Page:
24 Jan “Gentlemen’s layoffs” 🤮
Going all the way back to Saturday Broadcast 6, which I published on July 9, 2022: TOLD YA! Long before Fortune and Yahoo were warning you, I called this one. From that episode:
If you go over to the New York Post, you will find “Mark Zuckerberg: We’re Turning Up the Heat at Meta so Employees Will Quit.” Yikes. Allow me to read a few paragraphs now:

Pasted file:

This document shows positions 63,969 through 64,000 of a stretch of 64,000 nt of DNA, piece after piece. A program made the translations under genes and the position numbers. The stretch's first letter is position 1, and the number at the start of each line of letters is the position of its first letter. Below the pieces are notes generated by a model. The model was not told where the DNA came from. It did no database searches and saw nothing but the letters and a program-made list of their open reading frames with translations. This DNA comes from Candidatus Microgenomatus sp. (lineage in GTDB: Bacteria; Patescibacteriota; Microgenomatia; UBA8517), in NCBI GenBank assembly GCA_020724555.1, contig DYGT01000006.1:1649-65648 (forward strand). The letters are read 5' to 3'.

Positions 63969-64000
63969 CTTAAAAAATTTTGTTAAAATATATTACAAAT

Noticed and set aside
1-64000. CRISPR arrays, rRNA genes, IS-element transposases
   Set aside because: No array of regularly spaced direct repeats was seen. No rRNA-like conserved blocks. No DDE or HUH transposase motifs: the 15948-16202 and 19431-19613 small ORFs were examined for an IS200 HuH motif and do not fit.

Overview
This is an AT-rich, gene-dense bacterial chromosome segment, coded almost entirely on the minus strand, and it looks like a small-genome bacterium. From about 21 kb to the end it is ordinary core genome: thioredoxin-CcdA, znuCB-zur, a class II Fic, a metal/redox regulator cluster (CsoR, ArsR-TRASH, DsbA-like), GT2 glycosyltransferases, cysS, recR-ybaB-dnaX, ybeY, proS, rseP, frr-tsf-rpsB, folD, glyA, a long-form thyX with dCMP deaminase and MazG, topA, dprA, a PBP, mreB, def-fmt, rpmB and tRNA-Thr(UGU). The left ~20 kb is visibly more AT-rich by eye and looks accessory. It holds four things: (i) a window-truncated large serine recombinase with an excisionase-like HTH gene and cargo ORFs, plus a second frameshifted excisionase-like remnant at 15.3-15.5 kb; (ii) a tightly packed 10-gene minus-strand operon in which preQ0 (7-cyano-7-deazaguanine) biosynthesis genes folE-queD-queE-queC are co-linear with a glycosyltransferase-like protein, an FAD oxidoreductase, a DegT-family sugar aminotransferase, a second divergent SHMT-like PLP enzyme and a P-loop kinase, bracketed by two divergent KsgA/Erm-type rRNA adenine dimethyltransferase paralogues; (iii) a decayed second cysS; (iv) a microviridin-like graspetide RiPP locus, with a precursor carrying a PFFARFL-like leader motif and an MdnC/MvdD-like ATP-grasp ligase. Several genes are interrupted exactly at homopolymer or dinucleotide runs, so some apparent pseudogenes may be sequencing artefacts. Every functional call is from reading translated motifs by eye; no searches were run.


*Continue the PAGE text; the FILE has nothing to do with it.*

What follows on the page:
Facebook parent Meta wants to cut ties with workers who can’t meet newly raised performance expectations as the company prepares for an economic downturn, CEO Mark Zuckerberg bluntly revealed this week. Zuckerberg’s frank admission came during a Q&A session with employees in which he warned that a recent slump in the markets ‘might be one of the worst downturns that we’ve seen in recent history.’ ‘Realistically, there are probably a bunch of people at the company who shouldn’t be here,’ Zuckerberg said during the meeting, according to Reuters. ‘Part of my hope by raising expectations and having more aggressive goals, and just kind of turning up the heat a little bit, is that I think some of you might decide that this place isn’t for you, and that self-selection is OK with me,’ Zuckerberg added. Zuckerberg indicated that Meta plans to slow its hiring plans for engineers by at least 30% this year – adding roughly 6,000 or 7,000 workers rather than the 10,000 it initially expected to hire. Some roles that are currently empty will stay unfilled as Meta dials up pressure on current employees.